England, where the design was first used. Crochet this heirloom design
or- your own luncheon table, using white or. ecru mercerized crochet
cotton for a crisp; firm finish and long wear.-Directions for making this
-:A--U.--- .A---- --U-- -- -.-. d -
APRIL 1 DEADLINE FOR
FILING PERSONAL AND
Returns on personal and intan-
gible property must be made be-
fore April 1, according to Tax As-
sessor Sammy Patrick. All tax-
payers must comply with the law
or accept the valuation placed by
the assessor, and pay a penalty of
10 per cent of the tax due. There
is a constitutional exemption of
$500, but a return must be filed
under oath, even. though no tax
will be due.
Under the present law, which
was enacted by the 1941 legisla-
ture, practically everyone is re-
quired to file a personal property
tax return. If you have not done
so, and even-though your property
is not. worth $500, it will be to
your interest to secure the neces-
sary blank and file your return
CITY CLERK COMPILES
City Clerk M. P. Tomlinson this
week issued his annual financial
report for the city of Port St. Joe.
and an interesting and informa-
tive piece of literature it is. Much
as we would like to reprint it in
full, space does not permit. How-
ever, we are giving a brief resume
of the water and sewer systems
this week' and contemplate segre-
gating other. interesting data for
publication next week.
Advertising doesn't cost-it PAYS!
luncheon let may De obtamea dy sending a stamp, pel-aduuresseu; e
envelope to the Needlework Department of this paper, specifying design '~ ..-, *
,-* PTolitical *
New World's Record month, ,breaking a previous record Annou cem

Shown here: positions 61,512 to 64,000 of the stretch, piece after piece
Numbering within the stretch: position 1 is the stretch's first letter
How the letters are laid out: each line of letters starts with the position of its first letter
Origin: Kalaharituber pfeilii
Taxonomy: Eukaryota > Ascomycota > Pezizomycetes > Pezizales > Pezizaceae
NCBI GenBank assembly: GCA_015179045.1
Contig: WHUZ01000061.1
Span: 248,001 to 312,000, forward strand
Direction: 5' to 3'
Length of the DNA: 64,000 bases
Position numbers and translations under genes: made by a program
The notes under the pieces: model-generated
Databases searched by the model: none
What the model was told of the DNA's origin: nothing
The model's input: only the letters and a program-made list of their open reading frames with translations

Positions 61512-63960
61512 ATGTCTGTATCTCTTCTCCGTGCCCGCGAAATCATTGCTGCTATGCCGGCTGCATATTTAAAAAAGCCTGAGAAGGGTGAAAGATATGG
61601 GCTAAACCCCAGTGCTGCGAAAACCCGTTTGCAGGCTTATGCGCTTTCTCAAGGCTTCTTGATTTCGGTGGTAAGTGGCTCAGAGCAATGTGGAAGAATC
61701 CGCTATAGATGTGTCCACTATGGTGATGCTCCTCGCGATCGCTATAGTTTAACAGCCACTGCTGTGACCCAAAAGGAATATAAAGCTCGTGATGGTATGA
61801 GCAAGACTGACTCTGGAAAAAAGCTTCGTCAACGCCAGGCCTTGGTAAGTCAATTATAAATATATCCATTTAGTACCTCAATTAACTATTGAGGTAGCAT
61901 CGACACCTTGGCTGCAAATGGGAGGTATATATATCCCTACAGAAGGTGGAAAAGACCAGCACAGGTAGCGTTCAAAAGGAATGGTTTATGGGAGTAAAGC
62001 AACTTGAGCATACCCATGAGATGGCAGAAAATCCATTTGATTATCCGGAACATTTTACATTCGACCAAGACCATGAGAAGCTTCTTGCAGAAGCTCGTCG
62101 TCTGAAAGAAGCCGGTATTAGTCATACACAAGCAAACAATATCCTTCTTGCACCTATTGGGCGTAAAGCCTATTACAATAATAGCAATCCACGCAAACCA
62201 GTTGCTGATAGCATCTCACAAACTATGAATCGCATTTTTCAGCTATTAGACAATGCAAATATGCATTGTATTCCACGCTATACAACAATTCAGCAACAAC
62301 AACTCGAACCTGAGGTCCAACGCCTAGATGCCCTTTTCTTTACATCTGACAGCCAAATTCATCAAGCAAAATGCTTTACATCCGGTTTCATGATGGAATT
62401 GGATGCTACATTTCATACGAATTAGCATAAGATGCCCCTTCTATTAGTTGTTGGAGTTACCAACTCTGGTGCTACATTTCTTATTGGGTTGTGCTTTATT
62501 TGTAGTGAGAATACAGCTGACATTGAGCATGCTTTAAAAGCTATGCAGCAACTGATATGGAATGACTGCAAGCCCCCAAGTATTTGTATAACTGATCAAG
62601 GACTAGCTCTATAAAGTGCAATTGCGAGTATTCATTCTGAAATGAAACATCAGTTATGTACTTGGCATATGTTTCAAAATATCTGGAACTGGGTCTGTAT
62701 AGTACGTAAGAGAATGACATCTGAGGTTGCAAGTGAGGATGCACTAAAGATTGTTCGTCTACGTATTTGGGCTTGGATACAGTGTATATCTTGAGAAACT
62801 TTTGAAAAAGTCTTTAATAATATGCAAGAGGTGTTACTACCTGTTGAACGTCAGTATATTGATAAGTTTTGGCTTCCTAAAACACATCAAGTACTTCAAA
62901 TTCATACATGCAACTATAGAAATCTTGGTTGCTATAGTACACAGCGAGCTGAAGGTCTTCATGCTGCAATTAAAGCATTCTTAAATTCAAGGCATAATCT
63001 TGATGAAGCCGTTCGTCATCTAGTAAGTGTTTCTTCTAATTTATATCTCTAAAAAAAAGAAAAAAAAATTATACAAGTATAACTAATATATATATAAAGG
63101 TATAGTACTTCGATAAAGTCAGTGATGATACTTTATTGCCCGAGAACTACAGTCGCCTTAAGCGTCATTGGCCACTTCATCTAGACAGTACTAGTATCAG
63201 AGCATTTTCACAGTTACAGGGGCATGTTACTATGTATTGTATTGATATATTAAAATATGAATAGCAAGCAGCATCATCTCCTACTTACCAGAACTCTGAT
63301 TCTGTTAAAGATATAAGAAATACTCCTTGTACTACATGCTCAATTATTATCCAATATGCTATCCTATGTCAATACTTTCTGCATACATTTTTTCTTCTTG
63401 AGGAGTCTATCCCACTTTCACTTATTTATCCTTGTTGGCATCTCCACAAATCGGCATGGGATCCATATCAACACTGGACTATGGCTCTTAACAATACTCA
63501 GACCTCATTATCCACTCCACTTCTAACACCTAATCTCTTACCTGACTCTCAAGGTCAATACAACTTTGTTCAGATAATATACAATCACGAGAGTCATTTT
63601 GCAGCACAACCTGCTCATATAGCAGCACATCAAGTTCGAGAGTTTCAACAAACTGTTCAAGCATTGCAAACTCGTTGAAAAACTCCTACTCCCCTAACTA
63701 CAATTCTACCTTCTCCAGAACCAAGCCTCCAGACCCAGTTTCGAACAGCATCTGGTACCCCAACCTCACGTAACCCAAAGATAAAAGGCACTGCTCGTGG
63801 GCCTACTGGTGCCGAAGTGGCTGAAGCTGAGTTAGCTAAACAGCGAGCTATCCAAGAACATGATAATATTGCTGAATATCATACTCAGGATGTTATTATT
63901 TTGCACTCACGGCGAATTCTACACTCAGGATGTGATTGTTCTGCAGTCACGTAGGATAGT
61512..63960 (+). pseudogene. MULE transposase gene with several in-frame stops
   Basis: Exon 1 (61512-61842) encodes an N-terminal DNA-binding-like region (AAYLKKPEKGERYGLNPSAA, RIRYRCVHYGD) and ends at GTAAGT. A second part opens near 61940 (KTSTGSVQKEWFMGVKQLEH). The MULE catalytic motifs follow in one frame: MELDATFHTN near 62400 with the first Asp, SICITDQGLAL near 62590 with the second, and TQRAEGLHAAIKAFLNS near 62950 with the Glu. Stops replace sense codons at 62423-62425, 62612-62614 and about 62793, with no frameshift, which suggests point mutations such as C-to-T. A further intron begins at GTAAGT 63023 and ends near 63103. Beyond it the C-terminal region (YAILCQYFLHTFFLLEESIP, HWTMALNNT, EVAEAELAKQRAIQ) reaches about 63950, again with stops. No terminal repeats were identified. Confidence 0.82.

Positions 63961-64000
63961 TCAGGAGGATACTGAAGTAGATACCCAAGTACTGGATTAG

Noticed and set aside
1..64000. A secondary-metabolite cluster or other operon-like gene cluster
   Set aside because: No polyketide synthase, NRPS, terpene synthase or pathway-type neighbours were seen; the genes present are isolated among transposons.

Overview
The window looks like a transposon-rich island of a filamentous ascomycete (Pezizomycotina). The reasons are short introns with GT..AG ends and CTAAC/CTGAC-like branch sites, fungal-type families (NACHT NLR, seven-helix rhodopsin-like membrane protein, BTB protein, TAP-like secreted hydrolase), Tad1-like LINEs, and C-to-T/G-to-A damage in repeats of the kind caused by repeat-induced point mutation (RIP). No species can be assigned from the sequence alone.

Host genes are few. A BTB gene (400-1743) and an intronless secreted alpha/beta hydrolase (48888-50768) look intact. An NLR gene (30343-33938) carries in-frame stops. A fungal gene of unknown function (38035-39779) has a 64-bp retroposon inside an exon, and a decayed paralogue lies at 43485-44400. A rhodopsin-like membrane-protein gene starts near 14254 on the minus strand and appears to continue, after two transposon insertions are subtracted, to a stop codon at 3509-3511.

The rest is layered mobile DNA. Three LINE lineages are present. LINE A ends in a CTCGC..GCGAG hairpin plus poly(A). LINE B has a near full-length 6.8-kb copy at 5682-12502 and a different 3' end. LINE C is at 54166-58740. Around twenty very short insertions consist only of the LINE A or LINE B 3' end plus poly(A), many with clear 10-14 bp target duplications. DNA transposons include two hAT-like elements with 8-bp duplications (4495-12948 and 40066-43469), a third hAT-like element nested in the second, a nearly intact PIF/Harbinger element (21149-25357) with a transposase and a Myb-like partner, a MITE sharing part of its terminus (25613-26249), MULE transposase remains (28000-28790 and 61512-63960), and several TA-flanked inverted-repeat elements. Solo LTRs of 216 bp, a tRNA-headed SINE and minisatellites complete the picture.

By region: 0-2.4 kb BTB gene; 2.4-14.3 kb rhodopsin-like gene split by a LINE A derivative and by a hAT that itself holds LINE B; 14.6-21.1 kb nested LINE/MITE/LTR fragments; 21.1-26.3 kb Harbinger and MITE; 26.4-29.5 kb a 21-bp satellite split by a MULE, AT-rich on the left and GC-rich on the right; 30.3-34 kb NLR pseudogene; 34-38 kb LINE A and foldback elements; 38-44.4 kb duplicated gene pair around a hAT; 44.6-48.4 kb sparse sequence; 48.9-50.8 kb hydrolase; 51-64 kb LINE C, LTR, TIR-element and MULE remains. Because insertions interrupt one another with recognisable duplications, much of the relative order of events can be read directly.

A new world's record for blast of 41,701 tons. A n lCe
furnace production was established ------
recently at one large steel ,com- Milk is now turned into a plas- Paid Political Advertising
pany. The furnace produced 41,728 tic material that can be used as e .***0* *.4
net tons of pig iron in a single a substitute for ivory.
____ For Representative
._ I hereby Vrespectfurly F:announce;
IVery Saving that I, am alcandidate for the of-
fice of Representative to the State
u Jrfl^s Legislature from Gulf County, and
Brin s Victor earnestly solicit the vote of. those
who wish a man to serve the peo.
NA earer pie. Your vote and influence winl
Sbe appreciated in the action of the
,> yDemocratic Primary.on May 5th.
SCHARLES C. WILSON
SAgainAthe For Commissioner
WA DISTRICT 5 GULF COUNTY
I hereby announce my candidacy
Sfor Commissioner from District No.
S 5,.subject to the action of the
tMOrgX sDemocratic voters in the May 5
pirmary. I submit my record as a
businessman and taxpayer of this
THE "REXALL" ORIGINAL ONE-CENT SALE GIVES district who has been interested
MORE AND BETTER VALUES FOR EVERYONE! and active in community affairs
and who has a deep personal in-
The battle cry everywhere on America's home frorit is terest in seeing that citizens of
SAVE! Here is your opportunity to aid in the fight- this county get equal rights for
to make merchandise and dollars go farther and do everyone. I will appreciate any
more! Your big chance to get MORE and BETTER efforts you may put forth in my
Drug Store VALUES for your money. This is America's W.C. ROCHE
great Drug Store Value-Giving Event the famous
REXALL ORIGINAL ONE CENT SALE! For Commissioner
Our store shelves are heaped with tremendous One Cent DISTRICT 5 GULF COUNTY
Sale bargains. It is all first quality, full-size packages I hereby announce my candi-
-tested and approved by the United Drug Company's dacy for re-election to the office
Department of Research and Control. We've tried our of County Commissioner from Dis-
best to get full stocks of all the items-but remember- trict Five, subject to the will of
we are at war and you may find some familiar products the voters of Gulf County at the
missing. But you know how WIDE and COMPLETE forthcoming Primaries, May 5. I
respectfully solicit your vote and
the Rexall line is so whatever you want, try the support.
Rexall Drug Store first and take advantage of these HARRY H. SAUNDERS
TRULY great values on this One Cent Sale!
MARCH 20-21 I hereby announce my can-
Sn M -didacy for Harbormaster of
the Port of Port St. Joe,
subject to the wil1 of the
SR U people at the May 5th Pri-
maries ... Your support
Sand vote will be greatly
PHONE 50 T g S lt Port St. Joe appreciated.
I R FOERT TAPPER
the Raner 'Chorus of forty.